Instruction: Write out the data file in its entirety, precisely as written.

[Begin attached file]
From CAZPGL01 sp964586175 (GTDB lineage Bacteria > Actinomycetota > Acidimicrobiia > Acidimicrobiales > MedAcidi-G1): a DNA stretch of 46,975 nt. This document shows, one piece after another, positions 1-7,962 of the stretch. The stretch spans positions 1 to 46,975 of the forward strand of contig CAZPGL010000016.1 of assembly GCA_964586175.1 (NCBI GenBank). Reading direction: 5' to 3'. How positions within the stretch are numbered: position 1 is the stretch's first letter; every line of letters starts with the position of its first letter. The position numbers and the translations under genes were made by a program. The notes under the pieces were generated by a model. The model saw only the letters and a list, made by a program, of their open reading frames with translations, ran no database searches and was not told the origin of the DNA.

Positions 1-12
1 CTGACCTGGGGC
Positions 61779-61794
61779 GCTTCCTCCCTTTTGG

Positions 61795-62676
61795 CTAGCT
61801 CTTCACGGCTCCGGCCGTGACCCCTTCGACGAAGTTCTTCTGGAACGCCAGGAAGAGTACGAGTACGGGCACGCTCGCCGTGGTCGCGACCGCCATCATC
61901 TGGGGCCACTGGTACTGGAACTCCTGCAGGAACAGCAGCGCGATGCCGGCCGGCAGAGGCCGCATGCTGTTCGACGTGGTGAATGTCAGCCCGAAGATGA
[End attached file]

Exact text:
From CAZPGL01 sp964586175 (GTDB lineage Bacteria > Actinomycetota > Acidimicrobiia > Acidimicrobiales > MedAcidi-G1): a DNA stretch of 46,975 nt. This document shows, one piece after another, positions 1-7,962 of the stretch. The stretch spans positions 1 to 46,975 of the forward strand of contig CAZPGL010000016.1 of assembly GCA_964586175.1 (NCBI GenBank). Reading direction: 5' to 3'. How positions within the stretch are numbered: position 1 is the stretch's first letter; every line of letters starts with the position of its first letter. The position numbers and the translations under genes were made by a program. The notes under the pieces were generated by a model. The model saw only the letters and a list, made by a program, of their open reading frames with translations, ran no database searches and was not told the origin of the DNA.

Positions 1-12
1 CTGACCTGGGGC
Positions 61779-61794
61779 GCTTCCTCCCTTTTGG

Positions 61795-62676
61795 CTAGCT
61801 CTTCACGGCTCCGGCCGTGACCCCTTCGACGAAGTTCTTCTGGAACGCCAGGAAGAGTACGAGTACGGGCACGCTCGCCGTGGTCGCGACCGCCATCATC
61901 TGGGGCCACTGGTACTGGAACTCCTGCAGGAACAGCAGCGCGATGCCGGCCGGCAGAGGCCGCATGCTGTTCGACGTGGTGAATGTCAGCCCGAAGATGA